Northwest Hickory Players

Robert Simpson Box Niblick

SimpsonSqNiblick Robert Simpson was an old-school entrepreneur.  This niblick has strong markings and an interesting, boxed shape to the cut of its jib, which is why I bought it for $69 in 2012.  It has a strong shaft an unusually-wide sole.  With all of these attributes, it remains a tricky club to hit!  I love the look of the shape of the small head. It’s scacely larger than a rut iron though, which makes precision critical.  The broad sole glides through the turf, and it is enjoyable to use with a controlled, short backswing from within 100 yards.

– Rob Birman

One of the great club makers, Robert Simpson was born in Elie, Scotland (13 miles from St. Andrews) in 1862 came to be associated most prominently with Carnoustie where he was the professional between 1891 and 1898 and where he established his clubmaking business sometime before this.

Robert (standing) and Archibald "Archie" Simpson c.1915

Robert (standing) and Archibald “Archie” Simpson c.1915

He began his clubmaking apprenticeship at age 16 with George Forrester and later went to work for Robert Forgan in St. Andrews.  Although not yet 21, he applied for the position of clubmaker with the Dalhousie Club and, out of forty applicants, was successful in gaining the position.  He was soon joined in the business by two of his brothers Jack and Archie Simpson.  Robert, in fact, had five brothers.  Jack, his business partner in 1883, won The Open Championship in 1884 at Prestwick.

SimpsonSqNiblick2 Archie was runner-up in The Open in 1885 at St. Andrews and again in 1890 at Prestwick.  No slouch, Robert himself finished third in 1885 as well.

William Honeyman writing of Bob and Archie in Bauchope’s Golfing Annual: 1888-89, notes that they “have their place of business inside the Dalhousie Club House ground, and are much esteemed for their obliging disposition, steadiness, and excellent workmanship.”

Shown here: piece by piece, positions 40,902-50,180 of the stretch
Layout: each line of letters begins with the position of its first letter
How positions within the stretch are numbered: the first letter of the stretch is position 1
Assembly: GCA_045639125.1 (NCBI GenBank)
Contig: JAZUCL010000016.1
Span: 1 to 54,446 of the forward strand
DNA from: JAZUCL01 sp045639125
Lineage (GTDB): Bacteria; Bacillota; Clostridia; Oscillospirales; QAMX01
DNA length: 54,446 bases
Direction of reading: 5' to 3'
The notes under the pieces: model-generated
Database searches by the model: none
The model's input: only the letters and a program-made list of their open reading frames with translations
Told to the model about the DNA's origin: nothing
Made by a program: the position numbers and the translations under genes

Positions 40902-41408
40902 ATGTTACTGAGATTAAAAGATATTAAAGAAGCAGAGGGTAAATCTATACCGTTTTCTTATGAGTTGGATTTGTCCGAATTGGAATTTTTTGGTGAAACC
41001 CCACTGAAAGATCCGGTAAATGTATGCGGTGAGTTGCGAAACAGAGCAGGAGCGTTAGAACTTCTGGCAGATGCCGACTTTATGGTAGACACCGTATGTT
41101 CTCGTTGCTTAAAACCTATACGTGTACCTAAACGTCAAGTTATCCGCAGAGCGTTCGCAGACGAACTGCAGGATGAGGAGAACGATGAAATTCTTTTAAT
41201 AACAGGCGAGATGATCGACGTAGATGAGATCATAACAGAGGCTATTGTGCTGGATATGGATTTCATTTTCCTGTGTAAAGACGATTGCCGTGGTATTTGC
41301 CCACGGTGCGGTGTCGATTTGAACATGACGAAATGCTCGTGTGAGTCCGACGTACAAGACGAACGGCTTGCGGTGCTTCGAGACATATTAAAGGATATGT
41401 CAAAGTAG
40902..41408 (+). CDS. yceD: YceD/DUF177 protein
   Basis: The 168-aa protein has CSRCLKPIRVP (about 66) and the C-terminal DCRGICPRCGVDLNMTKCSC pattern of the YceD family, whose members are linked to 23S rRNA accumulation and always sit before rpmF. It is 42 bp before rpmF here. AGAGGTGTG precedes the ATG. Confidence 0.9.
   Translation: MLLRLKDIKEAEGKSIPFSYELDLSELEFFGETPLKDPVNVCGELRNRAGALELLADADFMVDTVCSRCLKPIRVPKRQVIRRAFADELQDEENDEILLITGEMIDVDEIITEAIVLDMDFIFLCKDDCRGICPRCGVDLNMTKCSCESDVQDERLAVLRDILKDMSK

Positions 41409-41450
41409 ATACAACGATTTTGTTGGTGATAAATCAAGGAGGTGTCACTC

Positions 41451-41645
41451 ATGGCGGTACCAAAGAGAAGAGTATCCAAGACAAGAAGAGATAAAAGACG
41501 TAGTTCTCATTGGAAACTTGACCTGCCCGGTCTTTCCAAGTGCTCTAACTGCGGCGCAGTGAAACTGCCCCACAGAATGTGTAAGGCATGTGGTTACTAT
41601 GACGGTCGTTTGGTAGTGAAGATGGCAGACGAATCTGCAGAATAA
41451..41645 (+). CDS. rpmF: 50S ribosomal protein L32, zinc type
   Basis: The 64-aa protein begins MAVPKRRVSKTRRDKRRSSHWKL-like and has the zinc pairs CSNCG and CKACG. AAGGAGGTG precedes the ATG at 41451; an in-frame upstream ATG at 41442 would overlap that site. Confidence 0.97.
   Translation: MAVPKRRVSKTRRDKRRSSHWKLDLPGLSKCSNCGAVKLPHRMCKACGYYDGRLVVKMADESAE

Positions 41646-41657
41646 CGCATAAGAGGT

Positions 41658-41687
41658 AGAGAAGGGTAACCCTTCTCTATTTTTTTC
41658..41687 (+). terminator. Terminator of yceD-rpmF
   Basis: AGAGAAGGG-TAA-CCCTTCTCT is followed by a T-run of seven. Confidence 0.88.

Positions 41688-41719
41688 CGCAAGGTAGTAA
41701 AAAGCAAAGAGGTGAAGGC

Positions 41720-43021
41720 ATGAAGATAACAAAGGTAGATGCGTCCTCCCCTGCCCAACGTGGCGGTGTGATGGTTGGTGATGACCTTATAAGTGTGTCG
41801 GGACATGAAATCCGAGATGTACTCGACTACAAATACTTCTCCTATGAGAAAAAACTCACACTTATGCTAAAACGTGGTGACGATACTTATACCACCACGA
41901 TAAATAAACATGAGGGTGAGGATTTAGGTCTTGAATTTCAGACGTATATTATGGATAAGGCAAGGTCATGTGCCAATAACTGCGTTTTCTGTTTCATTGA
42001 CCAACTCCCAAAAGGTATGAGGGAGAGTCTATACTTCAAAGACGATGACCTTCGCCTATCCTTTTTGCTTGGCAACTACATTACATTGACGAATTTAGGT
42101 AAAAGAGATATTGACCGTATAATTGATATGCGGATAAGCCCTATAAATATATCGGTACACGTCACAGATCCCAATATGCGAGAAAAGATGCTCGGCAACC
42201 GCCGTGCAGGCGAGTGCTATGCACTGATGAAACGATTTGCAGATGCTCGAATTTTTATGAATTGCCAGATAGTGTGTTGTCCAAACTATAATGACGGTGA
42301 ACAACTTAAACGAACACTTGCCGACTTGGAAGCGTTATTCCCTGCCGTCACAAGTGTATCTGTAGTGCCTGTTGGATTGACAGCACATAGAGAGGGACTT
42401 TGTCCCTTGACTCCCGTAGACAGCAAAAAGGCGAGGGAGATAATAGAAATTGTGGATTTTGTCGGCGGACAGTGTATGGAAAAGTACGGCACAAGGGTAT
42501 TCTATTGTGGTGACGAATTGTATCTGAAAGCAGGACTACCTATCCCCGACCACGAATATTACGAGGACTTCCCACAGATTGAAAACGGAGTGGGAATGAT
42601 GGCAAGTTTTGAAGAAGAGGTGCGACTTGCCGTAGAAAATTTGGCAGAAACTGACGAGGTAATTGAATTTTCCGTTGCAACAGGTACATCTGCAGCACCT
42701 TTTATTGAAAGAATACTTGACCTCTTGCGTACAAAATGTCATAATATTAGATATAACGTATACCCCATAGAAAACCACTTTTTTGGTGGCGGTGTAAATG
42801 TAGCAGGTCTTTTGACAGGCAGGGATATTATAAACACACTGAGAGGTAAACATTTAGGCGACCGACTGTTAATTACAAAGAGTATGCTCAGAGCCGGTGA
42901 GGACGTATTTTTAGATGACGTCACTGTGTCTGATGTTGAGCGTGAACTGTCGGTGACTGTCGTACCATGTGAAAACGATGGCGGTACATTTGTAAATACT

Not only were the Simpsons fine club makers and players they were exceptional teachers, with Archie being credited with the “Carnoustie Swing,” his most notable pupil being Stewart Maiden who after emigrating to America counseled champion Bobby Jones who in 1930 won the grand slam of golf.

Robert Simpson remained at Dalhousie Golf Club in Carnoustie, Scotland, until his death in 1923.  Robert was not only a golf professional but a course designer of some quality, counting a re-design with his friend Old Tom Morris of the Carnoustie links around 1890.  Robert was well trained by his friend Old Tom and is credited with several designs including Royal Aberdeen, Crieff, Oban, Linlithgow, Alyth, Blair Atholl and Edzell.

Robert had many apprentices who learned not only golf but the art of club making from him, a lot of them later travelled to America and other parts of the world taking the Simpson skill with them.  Robert was a craftsman and an innovator in his club making & design, each club being inspected by the man himself before it could be sold or shipped around the world to one of his many customers.

Archie Simpson on the tee

Archie Simpson on the tee

While professional golfers in that long ago era were looked upon as second class citizens, Robert was able to gain the respect of his community and attain a lofty social stature. He not only excelled in the golf business but also enjoyed the arts, associated with royalty and political leaders, and was active in the community.

Today, the Simpson’s Golf Shop is a testament to this great golfing family and to Robert’s high stature in club making which earned him a global reputation for innovation and quality. The Simpson’s Golf Shop, situated on the corner of Links Parade (across from the Carnoustie Golf Hotel) has been trading continuously as a golf shop since 1883 and is reckoned to be the second oldest golf shop in the world.


A renowned maker of iron heads with a crescent moon and star cleekmark, James Gourlay was born in Carnoustie in 1860.  He began as a blacksmith expanding into cleek making which was the predominant part of the business at the time of his death although general blacksmithing work was still done by the firm then and after his death.

In addition to heads for the firm’s own use, he produced them for Robert Simpson in the town with an anchor cleek mark.  Gourlay also made Vaile swan-neck putters for F H Ayres in London who held the patent on this design.

Once can find many Simpson clubs on the market today – some (as seen here) with the more common anchor cleek mark, and others (earlier) with the famed crescent moon.

Sold for £170 in 2012 Early Simpson Cleek c.1890 Simpson Ball Simpson Longnose Clubs Simpson lumpback Simpson Perfect Balance Simpson_Stewart Bill Simpsons-Golf-Shop-Carnoustie-c2010


















Portions of this page cited from antiquegolfscotland.